1.1 C
Friday, December 1, 2023
HomeNewsTexas Cop Responds To Calls To Remove 'In God We Trust' Sign...

Texas Cop Responds To Calls To Remove ‘In God We Trust’ Sign On Truck In The Most Amazing Way


Related stories

Fun Coupons Crypto Token Sells Out in Presale in Under 5 Minutes

In a remarkable display of enthusiasm and investor interest,...

Why You Need To Get Your Crypto Off The Exchanges NOW

This is what they don't tell you about centralized...

Woman Stabbed Boyfriend With Scissors Because He Turned Down Threesome

Lake Havasu City, Arizona. Cops were called to a...

Teacher Fired From All-Girls School After It’s Discovered She’s An Adult Film Star

Dallas, Texas. 38 year-old teacher Rosa Woodward has been...

Mississippi Fast Food Worker Guilty Of Wiping Period Blood On Customers’ Burgers

Columbus, Mississippi. Eighteen year-old Sky Juliett Samuel turns herself...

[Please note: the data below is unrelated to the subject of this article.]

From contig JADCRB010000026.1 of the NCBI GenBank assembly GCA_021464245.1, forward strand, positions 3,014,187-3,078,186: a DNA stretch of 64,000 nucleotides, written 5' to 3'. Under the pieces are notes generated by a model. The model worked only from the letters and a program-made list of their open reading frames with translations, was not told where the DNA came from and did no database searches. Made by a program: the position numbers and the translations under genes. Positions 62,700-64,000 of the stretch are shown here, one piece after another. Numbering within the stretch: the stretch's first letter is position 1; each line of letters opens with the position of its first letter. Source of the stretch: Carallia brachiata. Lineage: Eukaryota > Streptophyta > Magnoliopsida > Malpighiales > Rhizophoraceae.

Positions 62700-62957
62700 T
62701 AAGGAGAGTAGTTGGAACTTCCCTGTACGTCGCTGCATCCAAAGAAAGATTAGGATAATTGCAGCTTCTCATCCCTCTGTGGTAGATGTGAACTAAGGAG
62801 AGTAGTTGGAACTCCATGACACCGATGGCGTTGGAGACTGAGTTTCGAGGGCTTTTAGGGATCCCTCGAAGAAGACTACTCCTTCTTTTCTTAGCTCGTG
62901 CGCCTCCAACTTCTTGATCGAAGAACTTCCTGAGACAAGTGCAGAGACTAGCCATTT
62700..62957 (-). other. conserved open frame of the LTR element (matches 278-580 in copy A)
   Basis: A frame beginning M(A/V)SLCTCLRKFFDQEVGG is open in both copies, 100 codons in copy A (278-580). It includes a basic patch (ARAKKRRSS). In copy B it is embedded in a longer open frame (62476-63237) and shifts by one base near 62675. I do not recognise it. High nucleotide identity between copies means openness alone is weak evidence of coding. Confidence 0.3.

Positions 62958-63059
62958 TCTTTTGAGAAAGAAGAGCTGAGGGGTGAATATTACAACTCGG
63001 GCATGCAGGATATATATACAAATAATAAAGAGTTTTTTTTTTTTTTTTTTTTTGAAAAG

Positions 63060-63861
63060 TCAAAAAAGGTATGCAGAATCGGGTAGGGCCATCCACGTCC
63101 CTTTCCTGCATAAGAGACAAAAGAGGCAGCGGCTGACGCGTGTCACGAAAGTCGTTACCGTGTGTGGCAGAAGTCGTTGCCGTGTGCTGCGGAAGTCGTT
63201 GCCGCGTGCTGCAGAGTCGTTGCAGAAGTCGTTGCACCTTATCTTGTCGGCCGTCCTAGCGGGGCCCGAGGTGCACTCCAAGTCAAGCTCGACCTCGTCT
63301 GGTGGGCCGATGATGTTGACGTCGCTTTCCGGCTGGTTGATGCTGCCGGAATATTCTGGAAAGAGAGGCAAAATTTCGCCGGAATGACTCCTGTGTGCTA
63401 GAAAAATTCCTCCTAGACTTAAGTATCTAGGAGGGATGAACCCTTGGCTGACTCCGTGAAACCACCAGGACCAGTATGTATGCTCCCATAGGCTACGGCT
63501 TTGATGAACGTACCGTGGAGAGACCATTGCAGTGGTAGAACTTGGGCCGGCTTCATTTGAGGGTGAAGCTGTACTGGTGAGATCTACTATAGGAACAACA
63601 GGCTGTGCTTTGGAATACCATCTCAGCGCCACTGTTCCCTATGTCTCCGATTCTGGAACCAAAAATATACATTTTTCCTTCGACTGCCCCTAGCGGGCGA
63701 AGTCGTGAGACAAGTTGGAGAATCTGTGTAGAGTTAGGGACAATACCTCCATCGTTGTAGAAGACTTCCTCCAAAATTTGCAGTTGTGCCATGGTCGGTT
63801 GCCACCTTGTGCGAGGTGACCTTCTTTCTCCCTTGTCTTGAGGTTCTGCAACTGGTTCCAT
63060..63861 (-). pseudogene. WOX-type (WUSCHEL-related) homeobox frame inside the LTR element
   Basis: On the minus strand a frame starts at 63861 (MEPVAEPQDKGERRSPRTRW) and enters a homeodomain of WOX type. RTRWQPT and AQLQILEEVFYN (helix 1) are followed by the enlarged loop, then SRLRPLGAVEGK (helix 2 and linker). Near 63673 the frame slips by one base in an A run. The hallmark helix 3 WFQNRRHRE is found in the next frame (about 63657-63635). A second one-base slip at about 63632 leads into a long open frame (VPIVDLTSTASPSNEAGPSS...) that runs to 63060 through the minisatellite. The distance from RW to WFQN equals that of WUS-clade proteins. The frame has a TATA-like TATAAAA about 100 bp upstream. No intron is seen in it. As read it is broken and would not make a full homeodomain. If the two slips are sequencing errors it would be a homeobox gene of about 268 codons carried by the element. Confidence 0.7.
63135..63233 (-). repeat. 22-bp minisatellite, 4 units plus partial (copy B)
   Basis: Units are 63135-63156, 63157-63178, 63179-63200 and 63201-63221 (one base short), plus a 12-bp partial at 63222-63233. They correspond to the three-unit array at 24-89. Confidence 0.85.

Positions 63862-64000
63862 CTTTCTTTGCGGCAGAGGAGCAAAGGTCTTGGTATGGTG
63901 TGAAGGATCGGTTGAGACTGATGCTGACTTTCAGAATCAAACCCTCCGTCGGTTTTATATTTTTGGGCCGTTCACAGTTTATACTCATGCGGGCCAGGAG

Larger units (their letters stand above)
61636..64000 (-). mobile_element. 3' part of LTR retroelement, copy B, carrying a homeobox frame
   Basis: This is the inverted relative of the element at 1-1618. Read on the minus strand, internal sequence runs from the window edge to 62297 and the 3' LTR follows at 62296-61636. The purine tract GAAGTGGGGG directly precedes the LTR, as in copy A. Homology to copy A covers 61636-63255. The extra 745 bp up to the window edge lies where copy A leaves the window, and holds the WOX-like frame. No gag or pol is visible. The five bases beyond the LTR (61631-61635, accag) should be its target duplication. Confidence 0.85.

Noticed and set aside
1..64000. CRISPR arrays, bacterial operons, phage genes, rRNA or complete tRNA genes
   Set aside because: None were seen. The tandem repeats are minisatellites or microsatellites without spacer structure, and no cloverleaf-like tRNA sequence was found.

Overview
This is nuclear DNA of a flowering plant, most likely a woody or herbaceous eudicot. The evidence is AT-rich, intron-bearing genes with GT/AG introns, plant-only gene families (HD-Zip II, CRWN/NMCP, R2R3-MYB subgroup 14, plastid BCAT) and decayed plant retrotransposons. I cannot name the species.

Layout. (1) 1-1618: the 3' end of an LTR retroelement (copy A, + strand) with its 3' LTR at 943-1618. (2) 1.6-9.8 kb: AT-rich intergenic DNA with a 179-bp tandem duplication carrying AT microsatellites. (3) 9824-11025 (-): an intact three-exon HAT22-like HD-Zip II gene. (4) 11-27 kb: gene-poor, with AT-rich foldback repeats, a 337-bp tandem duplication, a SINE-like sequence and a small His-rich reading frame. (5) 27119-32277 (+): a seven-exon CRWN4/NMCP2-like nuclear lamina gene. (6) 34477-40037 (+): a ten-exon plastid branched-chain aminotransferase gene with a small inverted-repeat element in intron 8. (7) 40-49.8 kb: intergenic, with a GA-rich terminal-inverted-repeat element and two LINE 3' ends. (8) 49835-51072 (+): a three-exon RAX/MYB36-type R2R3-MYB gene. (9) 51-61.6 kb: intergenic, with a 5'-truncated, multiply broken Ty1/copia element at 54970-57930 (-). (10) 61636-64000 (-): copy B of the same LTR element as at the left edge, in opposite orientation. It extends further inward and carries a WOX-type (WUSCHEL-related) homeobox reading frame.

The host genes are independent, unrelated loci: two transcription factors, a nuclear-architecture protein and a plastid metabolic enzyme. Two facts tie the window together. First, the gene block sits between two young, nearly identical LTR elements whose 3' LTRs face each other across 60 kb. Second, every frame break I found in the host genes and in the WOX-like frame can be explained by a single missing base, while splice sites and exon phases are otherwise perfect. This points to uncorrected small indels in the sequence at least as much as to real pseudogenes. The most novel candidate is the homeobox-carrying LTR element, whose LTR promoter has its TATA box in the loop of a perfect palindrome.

Whether you ‘trust in God’ or not, the phrase, ‘In God We Trust’ doesn’t just have religious meaning. It’s been the official motto of the United States of America since 1956 and represents national pride and resilience and many other things that the country hold dear.

That’s why Texas police chief Adrian Garcia refuses to take down the words from his truck, despite repeated calls from an atheist group to do just that. And his response to them? Classic!

“After carefully reading your letter I must deny your request in the removal of our Nations motto from our patrol units, and ask that you and the Freedom From Religion Foundation go fly a kite,” Garcia wrote in a letter to the FFRF.

And he said this to Fox News:

“With all the assaults that are happening across America on law enforcement, I just felt that it was time to have somewhat of a rally cry. And what better thing to say it than have our national motto on our patrol units?”

Here’s a news clip on what’s been happening. Where do you stand on this issue?


- Never miss a story with notifications

- Gain full access to our premium content

- Browse free from up to 5 devices at once

Latest stories